Overcoming psychological bullying

Phoebe is an incredible young woman who has overcome severe bullying to try and make sure no one else goes through what she has had to endure.

Her Campaign For The Awareness Of Covert Bullying is a result of the hardships she’s experienced.

Bullying damaged Phoebe’s education and academic opportunities

Phoebe was diagnosed with Asperger’s when she was seven and found it difficult to fit into a traditional school environment.

Phoebe Work and education LDA Leaders' List 2018

Three years ago, she had a breakdown because of bullying. She had to find the strength to overcome this, while continuing with her academic work.

Phoebe attended more than one school, and she experienced bullying at each one.

She battled anxiety, overcame challenges and all the while, tried to help others.

In an amazing achievement, she got all of her G.C.S.Es and even became the Head Girl at her new school.

But her struggle wasn’t over. The bullying persisted and her mental and physical health deteriorated.

Phoebe lost the opportunity for a scholarship and was forced to complete her A-Levels while dealing with bullying and a school system not equipped to help.

Phoebe Work and education LDA Leaders' List 2018

But Phoebe pushed through. She secured a place at college where she was selected for a Nuffield Research Project at the European Cancer Stem Cell Research Institute in Cardiff.

Helping other victims of bullying

Phoebe’s breakdown was a result of psychological bullying and gaslighting. The “playground” hair-pulling and fist fights have developed into something that is much more discreet.

Psychological bullying

Psychological bullying is also known as covert bullying or relational aggression.

It is underhand and relies on spreading false rumours, turning people against the target and often happens in school and online.


Gaslighting creates uncertainty, not only in the victim but also for those in a position to help.

It is where the bully tells the victim they are imagining something…“It’s all in your head!”

Autism can often be used as a tool against the victim….“You don’t understand because you’re autistic.”

Without physical bruises, these forms of bullying can be harder to prove.

Bullying is too often dismissed by those in authority

Phoebe was often told her upset was due to her perception of events and they put more attention on finding inaccuracies in her experiences than solving the problem.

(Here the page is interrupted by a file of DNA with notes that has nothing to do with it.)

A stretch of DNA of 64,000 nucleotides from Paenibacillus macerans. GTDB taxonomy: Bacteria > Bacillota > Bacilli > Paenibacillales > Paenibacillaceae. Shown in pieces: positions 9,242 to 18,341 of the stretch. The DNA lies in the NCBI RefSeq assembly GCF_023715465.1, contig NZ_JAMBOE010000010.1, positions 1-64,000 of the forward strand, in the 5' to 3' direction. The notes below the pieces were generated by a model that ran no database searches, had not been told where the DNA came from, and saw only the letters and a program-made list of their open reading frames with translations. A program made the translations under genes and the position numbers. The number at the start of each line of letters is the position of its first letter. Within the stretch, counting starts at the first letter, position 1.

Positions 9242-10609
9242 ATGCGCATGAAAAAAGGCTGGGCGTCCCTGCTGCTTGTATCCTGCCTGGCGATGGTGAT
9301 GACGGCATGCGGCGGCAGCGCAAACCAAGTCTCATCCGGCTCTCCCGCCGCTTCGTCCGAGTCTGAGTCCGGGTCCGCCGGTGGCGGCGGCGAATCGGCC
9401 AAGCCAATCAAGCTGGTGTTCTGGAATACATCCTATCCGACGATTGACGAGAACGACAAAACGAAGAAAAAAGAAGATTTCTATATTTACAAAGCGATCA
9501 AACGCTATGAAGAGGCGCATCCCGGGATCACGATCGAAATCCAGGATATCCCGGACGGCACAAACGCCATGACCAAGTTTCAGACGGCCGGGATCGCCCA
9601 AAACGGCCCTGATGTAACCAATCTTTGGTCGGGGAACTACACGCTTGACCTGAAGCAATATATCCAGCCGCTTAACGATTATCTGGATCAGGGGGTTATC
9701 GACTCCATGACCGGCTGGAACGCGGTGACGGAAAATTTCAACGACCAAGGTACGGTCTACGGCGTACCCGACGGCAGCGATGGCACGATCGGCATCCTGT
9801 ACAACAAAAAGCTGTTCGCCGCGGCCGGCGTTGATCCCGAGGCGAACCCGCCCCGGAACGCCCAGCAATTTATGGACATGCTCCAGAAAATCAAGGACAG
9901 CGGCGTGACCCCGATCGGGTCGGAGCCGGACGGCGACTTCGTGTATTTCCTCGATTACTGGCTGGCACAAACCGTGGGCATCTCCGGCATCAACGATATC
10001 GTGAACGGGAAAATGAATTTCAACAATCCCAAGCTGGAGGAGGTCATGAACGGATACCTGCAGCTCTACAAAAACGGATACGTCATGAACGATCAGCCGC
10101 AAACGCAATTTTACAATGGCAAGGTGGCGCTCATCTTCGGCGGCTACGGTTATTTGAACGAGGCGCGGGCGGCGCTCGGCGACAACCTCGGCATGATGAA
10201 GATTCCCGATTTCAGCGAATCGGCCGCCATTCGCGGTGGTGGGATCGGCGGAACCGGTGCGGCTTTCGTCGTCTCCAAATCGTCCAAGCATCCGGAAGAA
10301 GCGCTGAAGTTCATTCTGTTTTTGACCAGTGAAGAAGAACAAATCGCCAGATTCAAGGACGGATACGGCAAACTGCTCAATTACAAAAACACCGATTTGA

With covert bullying it is harder to prove wrong doing, though the physical and psychological effects on victims can be apparent.

Unfortunately, this means those in power can’t provide the right support and victims are left to tackle it themselves.

Phoebe hopes to change this.

Using her own experiences to help others

Phoebe now advocates for the recognition of bullying, and for others to understand the devastating impact it can have on girls’ self-esteem and wellbeing.

This is why Phoebe has stepped out. By campaigning, speaking at events and sharing her story she hopes to give more people the insight they need to prevent this from happening.

Phoebe Work and education LDA Leaders' List 2018
Phoebe speaking at the Welsh Assembly about mental health and bullying.

Phoebe is a youth Ambassador at The Autistic Women’s Empowerment Project (AWE). The organisation was founded by Willow Holloway, fellow winner of the Leaders’ List 2018 in the Advocacy category.

Here, Phoebe helps campaign for the recognition, acceptance and equality for autistic women and girls across Wales.

A powerful message through photography

Phoebe also plans to create a voice for children who have died as a result of bullying.

Their voices will be portrayed through a display of the “fallen” and their loved ones who will help tell their story.

Phoebe’s talented photography will support this project, which she hopes will be on display at the Welsh Government building in Cardiff in 2019.

Phoebe continues to advocate and speak up on behalf of other victims. She’s a deserved winner of the Leaders’ List and we’re looking forward to hearing what else she achieves.